[Related: 6 Retirement Planning Tips For Stay-At-Home Moms]

How To Get Back In The Game—And Get Paid Your Worth

When Alison Risso, now a public relations professional in the Washington, D.C., area, had her second child nine years ago, her boss assumed that a slower work pace might be a better fit for her.


“While I was on my maternity leave, I got a call saying I’d be switched over to a smaller department,” recalls Risso, 42. “I wasn’t expecting it—and wasn’t consulted about it.”

The lateral move came with the same salary, but a less hectic workload. And Risso says her boss, also a mom, had good intentions, thinking she was doing Risso a favor by lightening her load a bit.

The new department was indeed less hectic—because it was generating less revenue and not performing as well as others. And this all played into the reason why Risso was laid off later that year.

The situation had a happy ending, though: Risso snagged a better position at another company, and was able to negotiate a higher salary.

According to Evelyn Murphy, former lieutenant governor of Massachusetts and founder of the WAGE Project, knowing your worth—and being ready to negotiate—is critical for moms who are navigating a return to the workforce.

“It shouldn’t really matter if you’ve been out of work for several years raising kids or not,” Murphy says. “It’s about what you’d bring to the job.”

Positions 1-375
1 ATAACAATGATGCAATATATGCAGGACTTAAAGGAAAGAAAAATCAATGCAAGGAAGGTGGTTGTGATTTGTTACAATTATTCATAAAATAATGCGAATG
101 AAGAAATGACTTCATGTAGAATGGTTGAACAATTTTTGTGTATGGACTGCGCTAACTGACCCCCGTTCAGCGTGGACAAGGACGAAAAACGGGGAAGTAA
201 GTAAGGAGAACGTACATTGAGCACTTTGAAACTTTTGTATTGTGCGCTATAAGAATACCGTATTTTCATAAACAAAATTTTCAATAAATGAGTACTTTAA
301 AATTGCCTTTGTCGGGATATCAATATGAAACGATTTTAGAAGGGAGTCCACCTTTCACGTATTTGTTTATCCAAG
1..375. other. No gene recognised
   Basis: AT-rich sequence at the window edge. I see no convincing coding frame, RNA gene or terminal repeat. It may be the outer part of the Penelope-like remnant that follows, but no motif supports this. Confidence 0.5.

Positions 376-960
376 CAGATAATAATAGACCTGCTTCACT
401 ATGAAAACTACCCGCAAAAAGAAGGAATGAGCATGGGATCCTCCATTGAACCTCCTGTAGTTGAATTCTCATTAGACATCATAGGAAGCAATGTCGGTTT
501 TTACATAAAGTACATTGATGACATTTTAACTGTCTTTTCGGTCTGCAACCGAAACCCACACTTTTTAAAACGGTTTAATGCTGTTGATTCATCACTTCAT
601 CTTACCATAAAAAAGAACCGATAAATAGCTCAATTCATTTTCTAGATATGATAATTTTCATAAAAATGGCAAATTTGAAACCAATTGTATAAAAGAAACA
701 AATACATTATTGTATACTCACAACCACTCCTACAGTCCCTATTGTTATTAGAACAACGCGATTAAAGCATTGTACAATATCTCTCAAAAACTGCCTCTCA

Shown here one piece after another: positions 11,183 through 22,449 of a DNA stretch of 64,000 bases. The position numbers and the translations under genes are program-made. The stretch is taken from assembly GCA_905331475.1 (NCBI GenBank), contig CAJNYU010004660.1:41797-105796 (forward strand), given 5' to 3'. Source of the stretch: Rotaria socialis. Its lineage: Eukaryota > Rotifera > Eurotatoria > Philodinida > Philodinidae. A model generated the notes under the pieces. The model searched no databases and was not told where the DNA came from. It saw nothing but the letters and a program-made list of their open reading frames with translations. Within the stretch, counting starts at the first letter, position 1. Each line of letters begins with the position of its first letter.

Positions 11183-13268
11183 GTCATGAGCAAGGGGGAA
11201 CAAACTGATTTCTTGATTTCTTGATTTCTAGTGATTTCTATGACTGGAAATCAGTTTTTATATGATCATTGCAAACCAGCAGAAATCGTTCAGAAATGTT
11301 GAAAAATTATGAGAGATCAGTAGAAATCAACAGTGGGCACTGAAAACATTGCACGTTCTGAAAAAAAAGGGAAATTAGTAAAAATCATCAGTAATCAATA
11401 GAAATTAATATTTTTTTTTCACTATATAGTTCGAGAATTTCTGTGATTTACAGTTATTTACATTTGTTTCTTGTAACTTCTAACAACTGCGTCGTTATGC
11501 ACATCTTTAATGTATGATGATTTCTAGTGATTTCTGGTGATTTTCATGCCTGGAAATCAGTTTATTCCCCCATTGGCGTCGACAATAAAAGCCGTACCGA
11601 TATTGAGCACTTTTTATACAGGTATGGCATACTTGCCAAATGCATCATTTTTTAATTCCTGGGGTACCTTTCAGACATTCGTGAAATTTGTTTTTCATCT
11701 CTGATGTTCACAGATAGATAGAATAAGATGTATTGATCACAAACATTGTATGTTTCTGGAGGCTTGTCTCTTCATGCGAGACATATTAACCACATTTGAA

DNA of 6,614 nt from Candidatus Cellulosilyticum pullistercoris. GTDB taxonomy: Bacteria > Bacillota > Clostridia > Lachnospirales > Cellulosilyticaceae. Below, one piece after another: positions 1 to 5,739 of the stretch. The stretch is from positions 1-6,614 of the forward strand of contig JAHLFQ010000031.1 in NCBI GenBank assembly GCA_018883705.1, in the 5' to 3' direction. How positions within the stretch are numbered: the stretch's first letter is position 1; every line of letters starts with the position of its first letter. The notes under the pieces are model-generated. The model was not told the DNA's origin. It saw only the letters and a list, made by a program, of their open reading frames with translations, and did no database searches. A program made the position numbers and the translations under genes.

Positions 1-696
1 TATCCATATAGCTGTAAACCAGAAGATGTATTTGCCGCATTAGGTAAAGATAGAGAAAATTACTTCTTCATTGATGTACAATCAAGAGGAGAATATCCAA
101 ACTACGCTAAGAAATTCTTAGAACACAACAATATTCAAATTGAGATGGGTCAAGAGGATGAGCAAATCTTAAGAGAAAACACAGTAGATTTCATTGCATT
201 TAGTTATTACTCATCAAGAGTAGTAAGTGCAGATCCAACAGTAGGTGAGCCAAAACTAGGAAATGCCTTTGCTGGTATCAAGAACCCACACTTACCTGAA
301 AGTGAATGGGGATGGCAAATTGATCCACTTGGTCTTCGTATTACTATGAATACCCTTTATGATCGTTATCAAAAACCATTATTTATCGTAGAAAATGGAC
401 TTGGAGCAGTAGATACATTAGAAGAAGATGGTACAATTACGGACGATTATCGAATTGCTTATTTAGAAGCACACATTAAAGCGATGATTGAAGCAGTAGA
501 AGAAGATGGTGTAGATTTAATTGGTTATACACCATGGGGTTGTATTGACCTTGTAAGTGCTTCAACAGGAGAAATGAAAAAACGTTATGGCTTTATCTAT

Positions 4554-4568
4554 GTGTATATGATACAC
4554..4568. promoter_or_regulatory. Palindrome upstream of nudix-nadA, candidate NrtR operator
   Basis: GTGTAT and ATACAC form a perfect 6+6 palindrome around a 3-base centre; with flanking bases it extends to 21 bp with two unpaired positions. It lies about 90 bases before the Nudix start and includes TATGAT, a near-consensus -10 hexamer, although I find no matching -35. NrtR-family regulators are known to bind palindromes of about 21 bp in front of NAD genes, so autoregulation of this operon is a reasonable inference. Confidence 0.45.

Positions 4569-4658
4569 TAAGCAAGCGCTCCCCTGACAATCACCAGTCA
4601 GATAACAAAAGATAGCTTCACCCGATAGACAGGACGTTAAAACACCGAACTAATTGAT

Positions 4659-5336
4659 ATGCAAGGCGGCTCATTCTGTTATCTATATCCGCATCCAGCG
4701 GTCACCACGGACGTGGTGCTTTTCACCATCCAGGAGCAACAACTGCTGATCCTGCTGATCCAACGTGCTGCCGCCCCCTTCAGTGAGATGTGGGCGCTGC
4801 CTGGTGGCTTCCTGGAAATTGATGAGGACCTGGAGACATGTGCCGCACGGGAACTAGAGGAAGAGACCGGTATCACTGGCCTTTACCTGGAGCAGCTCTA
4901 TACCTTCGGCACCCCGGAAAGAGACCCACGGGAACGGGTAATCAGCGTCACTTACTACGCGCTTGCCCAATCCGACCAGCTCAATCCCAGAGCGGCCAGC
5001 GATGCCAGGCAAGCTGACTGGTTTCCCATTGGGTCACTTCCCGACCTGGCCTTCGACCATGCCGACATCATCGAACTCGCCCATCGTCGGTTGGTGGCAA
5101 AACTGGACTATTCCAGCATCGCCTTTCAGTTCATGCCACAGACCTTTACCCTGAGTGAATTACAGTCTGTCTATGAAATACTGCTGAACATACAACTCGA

And that’s why Murphy advises moms who are just getting back in the game to approach the situation without assuming they’ll have to take a demotion or pay cut just to secure a job.

Murphy, who’s been leading salary negotiation workshops for nearly a decade, says that many women—regardless of where they are in the earning spectrum—don’t know how to assess their worth in the marketplace in an independent way.

Her advice? Before you walk into any interview, thoroughly research what the current going rate is for that particular job in your given area—and then use that information during the negotiation process.

Glynn adds that women opting out of full-time work for a few years should also think about their big-picture plans. Do you want to eventually return to your career? If so, staying connected to your industry can be the key to a smooth reentry.

This might mean working part-time, or doing some freelance work during the years you’re at home, which will help keep your résumé fresh and current.

“Even if it’s something as simple as keeping in touch with your colleagues and regularly having coffee with them, just maintaining that network is super important,” Glynn says. “Not only so you’re abreast of what’s happening in your field, but also because those kinds of networks, frankly, are increasingly how people find jobs.”

This article originally appeared on LearnVest and is reprinted with permission.